And his generals were ambitious – Perdiccas, Antigonus the One-eyed, Ptolemy, Seleucus, Craterus – they had all taken part in numerous battles, risked their lives and had been wounded. Now they wanted their share of the loot. The prize was so massive, so close to grasp that a compromise was impossible. The lack of a strong heir to the throne who could consolidate the Macedonian power and use the endless resources at hand, makes the Wars of the Successors almost inevitable. The first victim of the bloodbath, surprisingly, was one of the best soldiers among them – Craterus, who died in a battle against Eumenes in 321 BC. Shortly after this Perdiccas – the strongest contender for the throne and one of Alexander’s closest friends – was killed by his own soldiers who refused to fight their brothers-in-arms, commanded by Ptolemy.[2]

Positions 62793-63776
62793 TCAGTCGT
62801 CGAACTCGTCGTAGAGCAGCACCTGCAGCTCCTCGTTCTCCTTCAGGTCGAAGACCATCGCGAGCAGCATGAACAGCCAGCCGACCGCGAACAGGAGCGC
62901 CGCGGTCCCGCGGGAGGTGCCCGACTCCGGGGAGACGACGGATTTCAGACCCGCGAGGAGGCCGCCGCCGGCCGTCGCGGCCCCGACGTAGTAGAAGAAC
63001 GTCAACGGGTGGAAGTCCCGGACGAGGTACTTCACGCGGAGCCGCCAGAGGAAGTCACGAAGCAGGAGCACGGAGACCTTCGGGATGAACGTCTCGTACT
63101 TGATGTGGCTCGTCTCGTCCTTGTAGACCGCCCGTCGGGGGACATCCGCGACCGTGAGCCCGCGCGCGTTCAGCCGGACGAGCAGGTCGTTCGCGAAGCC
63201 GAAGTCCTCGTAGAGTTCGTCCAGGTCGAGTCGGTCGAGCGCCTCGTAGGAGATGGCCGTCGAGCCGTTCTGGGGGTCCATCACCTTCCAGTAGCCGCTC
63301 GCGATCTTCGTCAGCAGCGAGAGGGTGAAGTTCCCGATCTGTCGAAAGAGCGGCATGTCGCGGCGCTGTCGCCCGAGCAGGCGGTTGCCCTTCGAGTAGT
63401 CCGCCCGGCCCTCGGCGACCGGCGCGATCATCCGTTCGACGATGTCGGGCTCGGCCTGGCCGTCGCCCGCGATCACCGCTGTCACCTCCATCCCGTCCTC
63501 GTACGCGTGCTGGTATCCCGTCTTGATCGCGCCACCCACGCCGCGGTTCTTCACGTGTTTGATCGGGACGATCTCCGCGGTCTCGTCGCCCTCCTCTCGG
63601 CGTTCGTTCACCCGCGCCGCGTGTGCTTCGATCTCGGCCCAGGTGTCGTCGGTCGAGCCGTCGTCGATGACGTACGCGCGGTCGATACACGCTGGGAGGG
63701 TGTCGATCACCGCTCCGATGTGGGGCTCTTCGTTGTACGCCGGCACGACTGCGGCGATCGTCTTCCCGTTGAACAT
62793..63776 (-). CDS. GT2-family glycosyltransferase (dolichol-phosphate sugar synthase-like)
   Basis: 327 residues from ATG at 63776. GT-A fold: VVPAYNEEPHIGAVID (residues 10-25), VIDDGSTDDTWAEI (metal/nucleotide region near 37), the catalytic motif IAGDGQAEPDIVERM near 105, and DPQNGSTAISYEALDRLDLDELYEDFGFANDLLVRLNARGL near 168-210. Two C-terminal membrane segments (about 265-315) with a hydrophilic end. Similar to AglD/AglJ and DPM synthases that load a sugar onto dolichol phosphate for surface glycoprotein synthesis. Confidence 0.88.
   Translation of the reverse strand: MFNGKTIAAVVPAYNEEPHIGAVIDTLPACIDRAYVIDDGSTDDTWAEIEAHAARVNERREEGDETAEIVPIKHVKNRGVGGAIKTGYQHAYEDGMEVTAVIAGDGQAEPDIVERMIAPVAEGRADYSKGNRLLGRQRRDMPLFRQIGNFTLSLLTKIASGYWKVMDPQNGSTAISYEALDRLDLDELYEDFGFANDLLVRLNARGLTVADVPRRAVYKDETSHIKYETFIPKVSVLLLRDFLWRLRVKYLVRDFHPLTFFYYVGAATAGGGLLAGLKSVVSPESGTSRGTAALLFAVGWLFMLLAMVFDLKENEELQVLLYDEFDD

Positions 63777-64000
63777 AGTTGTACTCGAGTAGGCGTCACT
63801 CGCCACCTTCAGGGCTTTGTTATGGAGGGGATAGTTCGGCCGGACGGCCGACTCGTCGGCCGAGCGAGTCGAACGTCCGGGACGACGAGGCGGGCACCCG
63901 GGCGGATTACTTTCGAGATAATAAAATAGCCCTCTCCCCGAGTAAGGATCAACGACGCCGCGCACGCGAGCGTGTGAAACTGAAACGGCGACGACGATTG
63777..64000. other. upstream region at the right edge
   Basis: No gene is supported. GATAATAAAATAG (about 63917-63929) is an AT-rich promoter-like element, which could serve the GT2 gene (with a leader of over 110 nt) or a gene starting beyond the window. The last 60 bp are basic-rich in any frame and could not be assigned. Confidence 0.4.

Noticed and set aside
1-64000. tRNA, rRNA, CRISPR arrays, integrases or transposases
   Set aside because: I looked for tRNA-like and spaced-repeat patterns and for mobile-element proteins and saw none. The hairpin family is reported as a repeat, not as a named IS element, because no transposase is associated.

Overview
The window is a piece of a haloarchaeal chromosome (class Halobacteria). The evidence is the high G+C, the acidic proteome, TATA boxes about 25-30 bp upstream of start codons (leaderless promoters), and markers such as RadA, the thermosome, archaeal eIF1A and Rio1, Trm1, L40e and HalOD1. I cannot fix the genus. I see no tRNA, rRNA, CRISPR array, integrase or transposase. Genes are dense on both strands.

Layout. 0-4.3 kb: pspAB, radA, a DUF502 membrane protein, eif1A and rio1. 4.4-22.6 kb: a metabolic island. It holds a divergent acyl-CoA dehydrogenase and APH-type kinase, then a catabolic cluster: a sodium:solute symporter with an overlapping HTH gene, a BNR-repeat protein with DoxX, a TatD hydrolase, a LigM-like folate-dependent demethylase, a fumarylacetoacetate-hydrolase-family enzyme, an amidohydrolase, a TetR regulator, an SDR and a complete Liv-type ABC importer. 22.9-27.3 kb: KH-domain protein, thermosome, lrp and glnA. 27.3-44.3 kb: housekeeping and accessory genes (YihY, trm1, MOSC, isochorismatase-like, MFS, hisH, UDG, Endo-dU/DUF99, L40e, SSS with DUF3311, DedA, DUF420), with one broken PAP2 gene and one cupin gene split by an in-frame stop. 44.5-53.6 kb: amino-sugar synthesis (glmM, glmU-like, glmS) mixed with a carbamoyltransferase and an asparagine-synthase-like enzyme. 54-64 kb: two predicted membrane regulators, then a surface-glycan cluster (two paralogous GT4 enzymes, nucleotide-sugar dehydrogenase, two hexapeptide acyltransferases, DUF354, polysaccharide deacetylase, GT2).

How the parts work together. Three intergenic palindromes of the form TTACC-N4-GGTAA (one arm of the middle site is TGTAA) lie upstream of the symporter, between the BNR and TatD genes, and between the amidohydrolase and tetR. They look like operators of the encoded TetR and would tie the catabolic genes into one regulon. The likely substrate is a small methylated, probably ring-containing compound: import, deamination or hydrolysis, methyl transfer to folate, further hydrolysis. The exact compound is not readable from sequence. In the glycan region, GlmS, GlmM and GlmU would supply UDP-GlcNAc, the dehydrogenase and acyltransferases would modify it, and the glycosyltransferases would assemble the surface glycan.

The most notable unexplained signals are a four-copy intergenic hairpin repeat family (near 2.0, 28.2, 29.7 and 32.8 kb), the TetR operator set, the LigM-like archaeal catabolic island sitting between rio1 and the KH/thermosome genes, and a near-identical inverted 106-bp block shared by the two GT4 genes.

The unexpected deaths of both Craterus and Perdiccas forced the other generals to find a peaceful solution. They met at Triparadisus (present-day Lebanon) in 321 BC. The mighty victors of Gaugamela, Issus and Tyre now agreed that the empire could not be held together. They shared the spoils as they saw fit, or rather – as the situation forced them to. Antipater, regent in Macedonia, and his son Cassander were too occupied in Greece and Macedonia to have any claim to the imperial crown. Lysimachus had too many problems in Thrace, at least in the first years of his reign there. Ptolemy was content with his position as Pharaoh of Egypt – he never wanted anything else. Eumenes, Alexander’s secretary surprised everyone with his military talents, but was finally defeated by Antigonus in Asia Minor and was finally killed in 316 BC. Seleucus, still a secondary cavalry commander and governor of Babylon had neither the authority nor the resources to lay claim to the throne.